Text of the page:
Wednesday, June 10, 2015 | Gothenburg, Sweden
Administrator, National Highway Traffic Safety Administration
U.S. Department of Transportation
Wednesday, June 10, 2015
As Prepared for Delivery
Thank you. And thank you to the Swedish Transport Administration, the Swedish Transport Agency, and the Ministry of Enterprise, Energy and Communications for helping bring us all together today.
This week at ESV 2015, we’re discussing the integrated safety technologies that can help us move from an era of crash survival to an era of crash avoidance. The promise of that safer future is nothing short of remarkable. Vehicle-to-vehicle technologies and advanced automation, promise a revolution in how we move people and products on roads around the world. It’s why so many of us are very excited about the possibilities and working extremely hard to ignite this revolution in roadway safety.
But I believe this revolution can spread far beyond engineering labs and test tracks. In fact, it is already spreading. It is touching every corner of the highway safety world. It is a revolution in mindset – a change in philosophy. For decades, highway safety has been about accepting the fact that there will be crashes, that people will be injured and lives lost, and looking for ways to minimize the losses. Today, increasingly, it is no longer acceptable to point to a slowly declining line of deaths on a chart, and call that success. Today, our goal is the only acceptable goal – zero deaths. Not fewer. Zero.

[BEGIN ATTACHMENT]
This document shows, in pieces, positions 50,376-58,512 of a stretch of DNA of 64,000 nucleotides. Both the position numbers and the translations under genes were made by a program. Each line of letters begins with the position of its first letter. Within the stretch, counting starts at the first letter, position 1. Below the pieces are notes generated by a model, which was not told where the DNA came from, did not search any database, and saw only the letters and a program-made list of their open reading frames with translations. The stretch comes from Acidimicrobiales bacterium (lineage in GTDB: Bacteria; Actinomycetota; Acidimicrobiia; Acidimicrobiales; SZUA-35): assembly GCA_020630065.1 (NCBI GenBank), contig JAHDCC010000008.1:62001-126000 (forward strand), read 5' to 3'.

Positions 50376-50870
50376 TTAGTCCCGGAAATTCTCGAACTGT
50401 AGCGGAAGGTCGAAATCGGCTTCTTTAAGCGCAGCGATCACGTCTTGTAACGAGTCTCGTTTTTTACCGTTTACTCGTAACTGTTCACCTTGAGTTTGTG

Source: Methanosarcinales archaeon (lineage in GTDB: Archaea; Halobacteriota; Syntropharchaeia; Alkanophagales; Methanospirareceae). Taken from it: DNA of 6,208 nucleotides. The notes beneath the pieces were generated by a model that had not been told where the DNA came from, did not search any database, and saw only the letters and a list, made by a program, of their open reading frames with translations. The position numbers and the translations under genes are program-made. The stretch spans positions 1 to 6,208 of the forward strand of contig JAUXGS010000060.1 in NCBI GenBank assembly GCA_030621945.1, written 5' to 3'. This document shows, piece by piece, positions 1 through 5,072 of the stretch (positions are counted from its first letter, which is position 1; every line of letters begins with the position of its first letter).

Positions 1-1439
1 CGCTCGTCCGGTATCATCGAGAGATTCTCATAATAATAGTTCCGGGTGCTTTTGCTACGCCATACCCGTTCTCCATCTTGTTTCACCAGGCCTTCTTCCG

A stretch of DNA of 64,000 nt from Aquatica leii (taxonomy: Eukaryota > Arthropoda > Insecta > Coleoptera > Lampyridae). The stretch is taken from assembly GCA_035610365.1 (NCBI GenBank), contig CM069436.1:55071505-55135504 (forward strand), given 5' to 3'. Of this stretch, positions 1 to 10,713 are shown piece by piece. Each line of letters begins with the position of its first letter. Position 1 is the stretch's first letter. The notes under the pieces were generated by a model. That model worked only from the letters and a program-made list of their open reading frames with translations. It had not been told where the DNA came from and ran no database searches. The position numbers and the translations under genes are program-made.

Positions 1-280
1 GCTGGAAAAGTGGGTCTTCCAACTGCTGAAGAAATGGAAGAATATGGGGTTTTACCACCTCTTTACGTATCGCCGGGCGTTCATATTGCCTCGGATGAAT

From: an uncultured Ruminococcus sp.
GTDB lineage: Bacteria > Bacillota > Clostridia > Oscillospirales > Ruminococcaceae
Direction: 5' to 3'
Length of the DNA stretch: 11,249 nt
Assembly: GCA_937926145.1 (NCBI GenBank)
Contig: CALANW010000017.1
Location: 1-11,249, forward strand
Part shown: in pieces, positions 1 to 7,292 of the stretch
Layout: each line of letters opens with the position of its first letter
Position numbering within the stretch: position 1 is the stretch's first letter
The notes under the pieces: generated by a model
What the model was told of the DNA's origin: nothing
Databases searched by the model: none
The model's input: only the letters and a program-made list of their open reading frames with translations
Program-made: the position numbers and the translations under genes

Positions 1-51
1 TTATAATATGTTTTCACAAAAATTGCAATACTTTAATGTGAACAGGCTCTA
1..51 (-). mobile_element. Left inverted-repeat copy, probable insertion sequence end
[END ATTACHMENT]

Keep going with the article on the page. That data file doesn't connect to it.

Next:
The same passion that fires engineers and automakers to seek groundbreaking crash avoidance technologies also fires Commissioner Polly Trottenberg and her staff, who early this Spring showed me the remarkable progress they have made in reducing traffic deaths around Times Square in New York City as part of their Vision Zero campaign. It is the same passion that animated the round-table conversation I joined in San Francisco a week later, where advocates, law enforcement and transportation officials shared their ideas for their city’s Vision Zero effort.
And that same passion ignites our Secretary of Transportation, Anthony Foxx, to seek a revolution in transportation safety, through technology innovations, a sharp focus on vulnerable road users such as pedestrians and cyclists, and a safety-first culture that encourages everyone at our department and all the public and private entities we work with to put protecting lives at the top of the agenda.
I am pleased that through NHTSA, we are committing support to the Friends of the UN Decade of Action conference this fall in Brasilia. I look forward to those discussions of how we can do more, together, to advance the revolution of safety in our own countries and around the world.